Restaurants with bar facilities have gotten away from opening the mini-bottle at the customers table (as is required by law, I believe). We should insist on that for quantity and quality purposes.

-- Francis X. Archibald, Hanahan, S.C.

1/19: Another aspect of tort reform

To the editor:

Maybe you'd like to address the venue "jury shopping" aspect of tort reform? Are the trucking and rail industries being dealt a fair hand when a majority of the cases are being tried in one small region?

-- State Rep. Bill Herbkersman, R-Bluffton

Editor's note: Rep. Herbkersman is referring to last week's discussion on tort reform, which we thought was being rushed in the House. We replied to him that all parts of the bills didn't seem bad, such as an end to venue shopping.

1/12: Libertarian wants to lower taxes

To the editor:

Our Revolutionaries revolted over a 3 percent tea tax. Now, government takes nearly half of our annual income!

The U.S. Government gave $1.6 billion to McDonald's, through the U.S. Dept. of Agriculture's Market Access Program, so it could advertise Big Macs in EUROPE! Won't you sleep more soundly tonight knowing that you paid for European McDonald's advertising, while your government continues to say that it needs even more money out of your paycheck to help balance the budget?

Campbell's Soup has received $300,000 in taxpayer money. IBM has received $1.4 BILLION. Ernest & Julio Gallo winery received $4.9 million. $671 million went to General Electric. $3 million went to the California Raisin Board.

Heck, the state government won't even allow me to make personal choices on where I will spend my own money (video poker), but they can take half of it, every year, and give it to big corporations--or use it to give CIA training, weapons and other aid to people like Osama bin Laden! Something's just not right about that.

I support the Libertarian philosophy of eliminating waste, redundant/ overlapping agencies, unnecessary bureaucracies and special-interest projects. People would have more money to save, invest and spend. With the increased demand for products and services, the job market would have to expand to keep up with it. Then, with increased numbers of jobs, there would be more people saving, spending and investing. The circle of prosperity continues.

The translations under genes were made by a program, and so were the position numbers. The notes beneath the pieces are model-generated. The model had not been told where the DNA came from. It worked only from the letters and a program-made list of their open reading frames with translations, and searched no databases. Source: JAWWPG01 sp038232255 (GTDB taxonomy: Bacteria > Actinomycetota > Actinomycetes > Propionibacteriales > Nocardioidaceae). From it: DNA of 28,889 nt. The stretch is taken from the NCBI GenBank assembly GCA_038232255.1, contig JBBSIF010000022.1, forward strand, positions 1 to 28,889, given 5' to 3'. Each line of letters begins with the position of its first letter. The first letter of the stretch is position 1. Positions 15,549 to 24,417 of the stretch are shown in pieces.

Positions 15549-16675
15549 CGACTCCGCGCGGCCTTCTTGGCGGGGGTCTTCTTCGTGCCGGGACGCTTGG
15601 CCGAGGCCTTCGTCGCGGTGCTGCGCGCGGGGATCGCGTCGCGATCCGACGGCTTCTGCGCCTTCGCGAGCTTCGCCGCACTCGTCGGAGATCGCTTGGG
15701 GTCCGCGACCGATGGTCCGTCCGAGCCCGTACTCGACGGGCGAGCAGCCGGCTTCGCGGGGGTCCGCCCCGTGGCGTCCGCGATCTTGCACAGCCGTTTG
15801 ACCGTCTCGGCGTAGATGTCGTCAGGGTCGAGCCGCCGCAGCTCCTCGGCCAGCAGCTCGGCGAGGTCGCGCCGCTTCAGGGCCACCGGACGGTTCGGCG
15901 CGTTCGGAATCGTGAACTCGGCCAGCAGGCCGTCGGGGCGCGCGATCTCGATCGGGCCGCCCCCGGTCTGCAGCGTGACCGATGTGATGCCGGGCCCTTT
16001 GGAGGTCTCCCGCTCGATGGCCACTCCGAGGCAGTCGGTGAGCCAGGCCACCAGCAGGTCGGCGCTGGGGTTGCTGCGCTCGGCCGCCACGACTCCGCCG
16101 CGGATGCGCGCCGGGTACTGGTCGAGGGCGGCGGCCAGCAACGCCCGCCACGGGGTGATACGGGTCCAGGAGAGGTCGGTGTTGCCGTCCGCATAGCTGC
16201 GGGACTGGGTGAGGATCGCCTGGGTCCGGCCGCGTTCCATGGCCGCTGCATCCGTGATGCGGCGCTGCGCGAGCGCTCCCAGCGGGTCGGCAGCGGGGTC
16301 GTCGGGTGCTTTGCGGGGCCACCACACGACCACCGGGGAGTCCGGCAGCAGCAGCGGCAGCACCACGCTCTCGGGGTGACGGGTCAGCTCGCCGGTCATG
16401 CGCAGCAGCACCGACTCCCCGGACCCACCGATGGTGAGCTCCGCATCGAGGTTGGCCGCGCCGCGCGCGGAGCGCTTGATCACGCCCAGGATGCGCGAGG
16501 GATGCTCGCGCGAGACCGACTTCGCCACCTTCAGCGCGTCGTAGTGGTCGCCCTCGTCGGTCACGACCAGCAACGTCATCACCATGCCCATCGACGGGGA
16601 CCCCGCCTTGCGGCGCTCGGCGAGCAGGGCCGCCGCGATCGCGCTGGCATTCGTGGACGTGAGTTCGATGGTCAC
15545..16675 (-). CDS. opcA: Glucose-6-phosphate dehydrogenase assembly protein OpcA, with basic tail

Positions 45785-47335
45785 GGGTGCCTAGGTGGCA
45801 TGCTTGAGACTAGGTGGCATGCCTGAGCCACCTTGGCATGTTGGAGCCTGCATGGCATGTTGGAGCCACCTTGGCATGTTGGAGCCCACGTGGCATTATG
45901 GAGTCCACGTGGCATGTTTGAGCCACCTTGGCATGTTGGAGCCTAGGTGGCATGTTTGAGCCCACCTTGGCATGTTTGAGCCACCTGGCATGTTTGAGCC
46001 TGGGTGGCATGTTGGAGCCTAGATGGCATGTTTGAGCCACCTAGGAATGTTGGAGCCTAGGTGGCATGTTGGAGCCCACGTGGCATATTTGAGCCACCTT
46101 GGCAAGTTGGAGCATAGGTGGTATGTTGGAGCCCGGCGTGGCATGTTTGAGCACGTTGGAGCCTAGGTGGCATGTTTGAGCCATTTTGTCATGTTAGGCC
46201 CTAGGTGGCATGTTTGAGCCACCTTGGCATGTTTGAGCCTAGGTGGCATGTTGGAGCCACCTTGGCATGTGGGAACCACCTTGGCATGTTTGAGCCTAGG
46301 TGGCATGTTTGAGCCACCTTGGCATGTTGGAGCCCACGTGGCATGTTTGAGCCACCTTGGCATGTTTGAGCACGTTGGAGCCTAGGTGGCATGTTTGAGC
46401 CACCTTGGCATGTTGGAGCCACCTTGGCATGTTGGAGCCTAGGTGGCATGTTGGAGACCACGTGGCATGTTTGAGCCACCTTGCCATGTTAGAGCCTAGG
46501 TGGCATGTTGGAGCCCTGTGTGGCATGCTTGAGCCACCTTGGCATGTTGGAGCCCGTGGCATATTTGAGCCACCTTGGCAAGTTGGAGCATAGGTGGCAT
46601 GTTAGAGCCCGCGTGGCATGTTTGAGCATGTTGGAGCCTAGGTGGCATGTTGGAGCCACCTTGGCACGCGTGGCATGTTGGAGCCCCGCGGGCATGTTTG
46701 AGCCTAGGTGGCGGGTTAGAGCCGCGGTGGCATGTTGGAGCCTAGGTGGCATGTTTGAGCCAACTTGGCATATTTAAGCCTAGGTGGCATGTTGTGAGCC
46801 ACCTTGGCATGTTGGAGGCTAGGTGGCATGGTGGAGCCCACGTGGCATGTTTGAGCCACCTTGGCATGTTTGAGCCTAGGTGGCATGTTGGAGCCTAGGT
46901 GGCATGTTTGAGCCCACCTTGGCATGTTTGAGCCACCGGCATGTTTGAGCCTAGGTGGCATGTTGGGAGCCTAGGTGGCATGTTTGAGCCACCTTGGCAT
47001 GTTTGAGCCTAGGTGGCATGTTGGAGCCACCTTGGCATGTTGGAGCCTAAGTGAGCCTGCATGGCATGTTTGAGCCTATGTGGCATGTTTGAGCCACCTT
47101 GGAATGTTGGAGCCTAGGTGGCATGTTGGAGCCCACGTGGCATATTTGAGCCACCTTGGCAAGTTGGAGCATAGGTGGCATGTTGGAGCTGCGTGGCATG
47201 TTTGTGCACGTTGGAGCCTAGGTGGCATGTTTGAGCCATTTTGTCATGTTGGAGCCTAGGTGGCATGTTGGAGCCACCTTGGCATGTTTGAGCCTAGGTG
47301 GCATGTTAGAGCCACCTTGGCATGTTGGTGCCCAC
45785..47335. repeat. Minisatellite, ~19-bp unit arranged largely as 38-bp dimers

That's the kind of America I want to live in.

-- Doug Kendall, Columbia

1/12: Leave Internet taxation alone

To the editor:

As the state has clearly not become dependent on it [Internet sales taxes, 1/11 column] now, the legislature could always examine the idea of leaving it in the hands of the people who earned it.

-- Stuart C. King, Florence, SC

1/11:Some of South Carolina's best policy/politics books

We asked a series of professors and political observers to send us some of their favorite fiction and nonfiction books on South Carolina politics and policy. While we didn't get any fiction nominations, here's a list of top books from several sources (in no particular order):

1. "Ol' Strom: An Unauthorized Biography of Strom Thurmond," by Jack Bass and Marilyn W. Thompson, Longstreet Press, 1998.

2. "Strom Thurmond and the Politics of Southern Change," by Nadine Cohodas, Simon & Schuster, 1993.

3. "The Case Against Hunger: The Need for a National Policy," by Ernest F. Hollings, Cowles Book Co., 1970.

4. "Against the Tide: One Woman's Political Struggle" by Harriet Keyserling, University of South Carolina Press, 1998. Foreward by Richard W. Riley.

5. "Banana Republic: A Year in the Heart of Myrtle Beach," by Will Moredock, Frontline Press, 2003.

6. "Porgy Comes Home: South Carolina After 300 Years," by Jack Bass, Sandlapper, 1970.

7. "South Carolina: A History," by Walter Edgar, USC Press, 1998.

8. "South Carolina Government: An Introduction," by Charlie Tyer, ed., USC Institute for Public Affairs, 2002.

9. "South Carolina Politics and Government (Politics and Governments of the American States)," by Cole Blease Graham and William V. Moore, Univ. of Nebraska Press, 1994.

10. "Government in the Palmetto State: Toward the 21st Century," Luther F. Carter and David Mann, eds., University of South Carolina, 1993.

11. "The Orangeburg Massacre," by Jack Bass and Jack Nelson, Mercer University Press, 1992.

12. "A South Carolina Chronology, 1497-1992, 2nd Ed.," by George C. Rogers Jr. & C. James Taylor, University of South Carolina Press, Columbia, SC, 1994.

13. "The Primary State - A History of the Democratic Party in South Carolina, 1876-1962," by Frank E. Jordan, Jr., Columbia, SC, 1967

14. "Red Hills and Cotton," by Ben Robertson, USC Press (reprint), 1991.

15. "Profits and Politics in Paradise: The Development of Hilton Head Island," by Michael N. Danielson, University of South Carolina Press, 1995.

Many thanks to those of you who supplied titles. If you have a book you'd like other readers to know about, send an email to:

© Statehouse Report LLC. All rights reserved.